Trying to picture which design will best suit the space and help you achieve the flow you want for the room is equally challenging.
Interior stylist Lisa Koehler offers her five best tips:
1. Floor plan
Make sure you measure the width of your front door, stairwell or lift. If you can’t fit the sofa through there, you can’t have it in your house.
This will also help you understand what will fit the overall space, before you head off to the shops. Given the size of the living area will a two or three-seater sofa fit?
“Also, consider the proportion of the room – such as whether it has high or low ceilings,” Koehler says.
“If the room is really small, pick a sofa that makes it feel as light as you possibly can.”
2. Leg style and shape
If you have a small room, Koehler says it’s best to choose a sofa with defined legs.
“If you have a sofa that is bottom heavy, your eye will follow that straight to the floor and it just feels heavier in the space,” she says.
“When a sofa has a leg, it also has that circulation space underneath, so it creates a feeling of being more light.”
Once again, the size of the room will impact your choice here.
“If the room is small, then choose a sofa with narrow arms, so it’s not as visually heavy,” she says.
“I tend to use a wide arm in larger scale spaces. A big arm needs breathing space.”
Another factor to consider is how you intend to use the sofa.
“Do you intend to nestle into the corner, or take naps? If so, a high arm isn’t going to work and a low arm is more casual,” she says.
4. Fabric v leather
This is one that essentially comes down to personal preference and how you wish to the style of space.
“If you want a warm, inviting space, then fabric is going to be a lot nicer to sit on,” Koehler says.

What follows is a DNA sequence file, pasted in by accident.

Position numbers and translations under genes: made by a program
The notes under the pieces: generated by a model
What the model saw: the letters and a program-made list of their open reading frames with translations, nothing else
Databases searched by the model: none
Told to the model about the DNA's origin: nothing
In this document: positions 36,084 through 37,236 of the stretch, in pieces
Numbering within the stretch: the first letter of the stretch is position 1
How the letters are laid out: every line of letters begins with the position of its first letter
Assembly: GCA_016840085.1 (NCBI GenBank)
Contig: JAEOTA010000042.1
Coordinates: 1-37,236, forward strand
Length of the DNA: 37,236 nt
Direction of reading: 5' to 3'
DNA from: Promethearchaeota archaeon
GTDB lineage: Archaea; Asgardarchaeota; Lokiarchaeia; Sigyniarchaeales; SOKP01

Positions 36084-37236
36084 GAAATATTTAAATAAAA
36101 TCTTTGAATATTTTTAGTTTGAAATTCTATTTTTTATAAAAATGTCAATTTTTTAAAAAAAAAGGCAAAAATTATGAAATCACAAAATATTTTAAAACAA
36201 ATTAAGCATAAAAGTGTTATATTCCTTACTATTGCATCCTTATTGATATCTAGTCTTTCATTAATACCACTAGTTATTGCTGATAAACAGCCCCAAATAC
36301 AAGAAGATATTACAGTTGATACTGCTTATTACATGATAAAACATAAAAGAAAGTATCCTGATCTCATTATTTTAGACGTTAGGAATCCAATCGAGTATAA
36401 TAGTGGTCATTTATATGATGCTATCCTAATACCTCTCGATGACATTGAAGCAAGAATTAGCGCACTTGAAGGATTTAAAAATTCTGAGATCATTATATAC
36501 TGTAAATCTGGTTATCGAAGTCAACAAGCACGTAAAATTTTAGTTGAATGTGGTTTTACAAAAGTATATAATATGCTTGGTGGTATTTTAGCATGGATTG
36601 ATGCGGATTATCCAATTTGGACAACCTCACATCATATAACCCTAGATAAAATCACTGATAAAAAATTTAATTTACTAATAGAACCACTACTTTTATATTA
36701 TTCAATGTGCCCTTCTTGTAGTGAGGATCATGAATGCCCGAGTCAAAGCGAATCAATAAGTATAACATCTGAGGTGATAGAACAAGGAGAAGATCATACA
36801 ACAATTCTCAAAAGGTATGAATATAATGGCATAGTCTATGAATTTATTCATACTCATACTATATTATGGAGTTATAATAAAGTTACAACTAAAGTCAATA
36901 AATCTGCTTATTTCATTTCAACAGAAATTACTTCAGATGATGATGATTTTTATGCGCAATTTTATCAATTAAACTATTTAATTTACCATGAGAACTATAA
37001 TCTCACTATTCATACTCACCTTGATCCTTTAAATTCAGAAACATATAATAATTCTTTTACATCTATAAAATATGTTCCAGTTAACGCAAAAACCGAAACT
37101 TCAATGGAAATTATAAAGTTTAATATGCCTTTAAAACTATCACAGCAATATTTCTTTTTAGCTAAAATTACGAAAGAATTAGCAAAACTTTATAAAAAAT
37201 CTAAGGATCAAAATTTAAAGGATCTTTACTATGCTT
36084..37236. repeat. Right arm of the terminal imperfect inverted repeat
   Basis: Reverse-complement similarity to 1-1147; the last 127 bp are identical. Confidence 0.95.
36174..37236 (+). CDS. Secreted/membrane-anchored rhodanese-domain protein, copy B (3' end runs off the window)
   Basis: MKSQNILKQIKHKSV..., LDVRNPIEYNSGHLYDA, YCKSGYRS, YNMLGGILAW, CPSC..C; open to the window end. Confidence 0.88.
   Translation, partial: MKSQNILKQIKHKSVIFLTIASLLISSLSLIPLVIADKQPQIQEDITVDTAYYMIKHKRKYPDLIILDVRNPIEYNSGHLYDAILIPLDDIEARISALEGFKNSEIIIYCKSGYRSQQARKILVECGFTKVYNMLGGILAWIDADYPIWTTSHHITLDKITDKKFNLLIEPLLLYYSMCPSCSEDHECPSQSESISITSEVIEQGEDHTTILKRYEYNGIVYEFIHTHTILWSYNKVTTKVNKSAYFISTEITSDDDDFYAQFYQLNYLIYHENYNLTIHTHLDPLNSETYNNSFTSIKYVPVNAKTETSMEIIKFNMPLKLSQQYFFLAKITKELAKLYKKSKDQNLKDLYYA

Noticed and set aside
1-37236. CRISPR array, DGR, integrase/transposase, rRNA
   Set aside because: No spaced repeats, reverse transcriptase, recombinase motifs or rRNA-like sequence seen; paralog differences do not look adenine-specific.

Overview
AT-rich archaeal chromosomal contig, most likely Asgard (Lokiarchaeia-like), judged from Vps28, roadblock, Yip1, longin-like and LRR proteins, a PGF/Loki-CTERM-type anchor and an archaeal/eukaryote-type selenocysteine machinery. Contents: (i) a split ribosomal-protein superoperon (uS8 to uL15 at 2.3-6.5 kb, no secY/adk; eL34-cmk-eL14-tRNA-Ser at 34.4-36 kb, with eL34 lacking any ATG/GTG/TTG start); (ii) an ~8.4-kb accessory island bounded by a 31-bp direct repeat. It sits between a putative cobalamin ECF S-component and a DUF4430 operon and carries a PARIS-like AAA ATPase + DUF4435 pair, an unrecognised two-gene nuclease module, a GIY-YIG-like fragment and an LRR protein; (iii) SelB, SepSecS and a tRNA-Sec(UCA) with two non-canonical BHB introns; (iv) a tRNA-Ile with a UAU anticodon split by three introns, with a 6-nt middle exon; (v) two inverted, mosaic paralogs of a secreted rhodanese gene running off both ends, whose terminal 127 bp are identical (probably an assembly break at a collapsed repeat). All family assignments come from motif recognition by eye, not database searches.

“Leather can have a formality to it. There are positive and negative aspects to both options.”
While leather can appear to be more hard-wearing, particularly for parents with young children, Koehler says fabric is probably a better way to go.
“Pick a fabric that has sold light and shade, is scotch-guarded and has a heavy residential use grading, with some polyester in the fabric. If you do all that, it’s as good as leather.”
5. Placement and colour
Ultimately, placement of your sofa will be guided by the flow of the room and its intended use.
“Is it a room to watch TV, or for conversation? If it’s for conversation, place the sofas in an L-shape, because placing them opposite each other is a bit more formal and confronting,” Koehler says.
Ideally, placing your sofa against a solid wall is the best option, but be careful to ensure it’s not in a thoroughfare.
“You want it to be a cosy area and you don’t want lots of people walking past you,” she says.
In terms of colour, Koehler advises taking a sample of the couch fabric or leather home, to test it in the living space, particularly the floor and wall colour.
“I’ve often had to repaint an entire room because the tones of the walls and the sofa were completely mismatched.”
This article was sourced from www.realestate.com.au